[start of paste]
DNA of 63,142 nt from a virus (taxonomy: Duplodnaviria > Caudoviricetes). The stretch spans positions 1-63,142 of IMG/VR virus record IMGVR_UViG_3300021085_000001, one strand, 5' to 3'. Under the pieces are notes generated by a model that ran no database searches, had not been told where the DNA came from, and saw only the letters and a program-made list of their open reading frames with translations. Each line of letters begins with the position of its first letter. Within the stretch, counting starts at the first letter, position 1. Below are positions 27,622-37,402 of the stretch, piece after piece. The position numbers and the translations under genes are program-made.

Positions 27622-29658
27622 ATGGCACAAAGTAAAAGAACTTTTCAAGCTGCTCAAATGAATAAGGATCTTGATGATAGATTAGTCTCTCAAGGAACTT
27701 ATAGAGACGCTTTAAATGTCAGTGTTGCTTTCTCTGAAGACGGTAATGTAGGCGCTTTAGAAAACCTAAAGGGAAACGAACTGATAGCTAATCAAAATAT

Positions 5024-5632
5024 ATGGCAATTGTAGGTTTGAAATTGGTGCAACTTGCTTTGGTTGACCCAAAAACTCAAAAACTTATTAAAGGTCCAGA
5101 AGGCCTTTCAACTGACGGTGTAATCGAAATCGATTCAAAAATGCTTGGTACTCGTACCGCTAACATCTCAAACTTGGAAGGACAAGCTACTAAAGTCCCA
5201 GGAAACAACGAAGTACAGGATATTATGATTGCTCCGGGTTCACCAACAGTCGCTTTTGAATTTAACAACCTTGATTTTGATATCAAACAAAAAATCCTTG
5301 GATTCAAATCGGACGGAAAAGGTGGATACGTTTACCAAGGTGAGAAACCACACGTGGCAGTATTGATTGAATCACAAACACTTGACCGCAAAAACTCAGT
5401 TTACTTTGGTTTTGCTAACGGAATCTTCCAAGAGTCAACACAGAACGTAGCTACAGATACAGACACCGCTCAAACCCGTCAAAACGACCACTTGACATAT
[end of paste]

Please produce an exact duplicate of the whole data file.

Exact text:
DNA of 63,142 nt from a virus (taxonomy: Duplodnaviria > Caudoviricetes). The stretch spans positions 1-63,142 of IMG/VR virus record IMGVR_UViG_3300021085_000001, one strand, 5' to 3'. Under the pieces are notes generated by a model that ran no database searches, had not been told where the DNA came from, and saw only the letters and a program-made list of their open reading frames with translations. Each line of letters begins with the position of its first letter. Within the stretch, counting starts at the first letter, position 1. Below are positions 27,622-37,402 of the stretch, piece after piece. The position numbers and the translations under genes are program-made.

Positions 27622-29658
27622 ATGGCACAAAGTAAAAGAACTTTTCAAGCTGCTCAAATGAATAAGGATCTTGATGATAGATTAGTCTCTCAAGGAACTT
27701 ATAGAGACGCTTTAAATGTCAGTGTTGCTTTCTCTGAAGACGGTAATGTAGGCGCTTTAGAAAACCTAAAGGGAAACGAACTGATAGCTAATCAAAATAT

Positions 5024-5632
5024 ATGGCAATTGTAGGTTTGAAATTGGTGCAACTTGCTTTGGTTGACCCAAAAACTCAAAAACTTATTAAAGGTCCAGA
5101 AGGCCTTTCAACTGACGGTGTAATCGAAATCGATTCAAAAATGCTTGGTACTCGTACCGCTAACATCTCAAACTTGGAAGGACAAGCTACTAAAGTCCCA
5201 GGAAACAACGAAGTACAGGATATTATGATTGCTCCGGGTTCACCAACAGTCGCTTTTGAATTTAACAACCTTGATTTTGATATCAAACAAAAAATCCTTG
5301 GATTCAAATCGGACGGAAAAGGTGGATACGTTTACCAAGGTGAGAAACCACACGTGGCAGTATTGATTGAATCACAAACACTTGACCGCAAAAACTCAGT
5401 TTACTTTGGTTTTGCTAACGGAATCTTCCAAGAGTCAACACAGAACGTAGCTACAGATACAGACACCGCTCAAACCCGTCAAAACGACCACTTGACATAT